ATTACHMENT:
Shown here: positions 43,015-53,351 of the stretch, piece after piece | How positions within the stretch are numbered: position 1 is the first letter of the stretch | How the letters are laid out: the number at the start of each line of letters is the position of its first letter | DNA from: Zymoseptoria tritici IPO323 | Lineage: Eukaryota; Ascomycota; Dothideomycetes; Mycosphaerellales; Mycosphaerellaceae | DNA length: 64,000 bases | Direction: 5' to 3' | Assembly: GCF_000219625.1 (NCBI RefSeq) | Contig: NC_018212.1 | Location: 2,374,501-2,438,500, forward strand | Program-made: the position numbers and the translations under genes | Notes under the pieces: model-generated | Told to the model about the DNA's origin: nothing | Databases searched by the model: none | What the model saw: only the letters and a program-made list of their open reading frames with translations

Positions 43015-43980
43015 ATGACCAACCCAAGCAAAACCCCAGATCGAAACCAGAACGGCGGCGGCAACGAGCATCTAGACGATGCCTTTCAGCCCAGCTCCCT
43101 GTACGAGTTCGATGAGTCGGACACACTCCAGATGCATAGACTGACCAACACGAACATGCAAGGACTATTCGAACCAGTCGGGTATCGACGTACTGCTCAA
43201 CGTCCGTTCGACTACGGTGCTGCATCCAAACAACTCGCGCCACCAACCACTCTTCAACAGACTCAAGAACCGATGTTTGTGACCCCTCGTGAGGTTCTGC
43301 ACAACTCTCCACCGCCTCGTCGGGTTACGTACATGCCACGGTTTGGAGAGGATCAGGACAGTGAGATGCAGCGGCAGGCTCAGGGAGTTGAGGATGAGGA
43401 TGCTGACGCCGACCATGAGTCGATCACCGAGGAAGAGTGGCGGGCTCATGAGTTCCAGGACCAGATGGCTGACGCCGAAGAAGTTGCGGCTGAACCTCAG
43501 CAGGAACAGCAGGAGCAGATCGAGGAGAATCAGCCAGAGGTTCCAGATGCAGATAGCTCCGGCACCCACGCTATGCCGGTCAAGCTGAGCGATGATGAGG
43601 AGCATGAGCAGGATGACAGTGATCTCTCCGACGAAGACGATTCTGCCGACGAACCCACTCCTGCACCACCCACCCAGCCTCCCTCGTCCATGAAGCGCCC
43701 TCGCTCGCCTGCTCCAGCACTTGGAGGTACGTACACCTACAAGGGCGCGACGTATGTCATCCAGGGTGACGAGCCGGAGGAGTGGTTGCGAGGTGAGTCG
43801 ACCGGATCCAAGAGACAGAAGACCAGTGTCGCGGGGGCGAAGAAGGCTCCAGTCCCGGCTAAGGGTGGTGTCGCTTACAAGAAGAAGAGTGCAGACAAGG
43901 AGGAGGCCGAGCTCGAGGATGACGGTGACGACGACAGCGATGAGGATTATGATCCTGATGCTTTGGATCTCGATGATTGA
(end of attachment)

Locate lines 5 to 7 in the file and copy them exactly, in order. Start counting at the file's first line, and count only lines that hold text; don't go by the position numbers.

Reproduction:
43201 CGTCCGTTCGACTACGGTGCTGCATCCAAACAACTCGCGCCACCAACCACTCTTCAACAGACTCAAGAACCGATGTTTGTGACCCCTCGTGAGGTTCTGC
43301 ACAACTCTCCACCGCCTCGTCGGGTTACGTACATGCCACGGTTTGGAGAGGATCAGGACAGTGAGATGCAGCGGCAGGCTCAGGGAGTTGAGGATGAGGA
43401 TGCTGACGCCGACCATGAGTCGATCACCGAGGAAGAGTGGCGGGCTCATGAGTTCCAGGACCAGATGGCTGACGCCGAAGAAGTTGCGGCTGAACCTCAG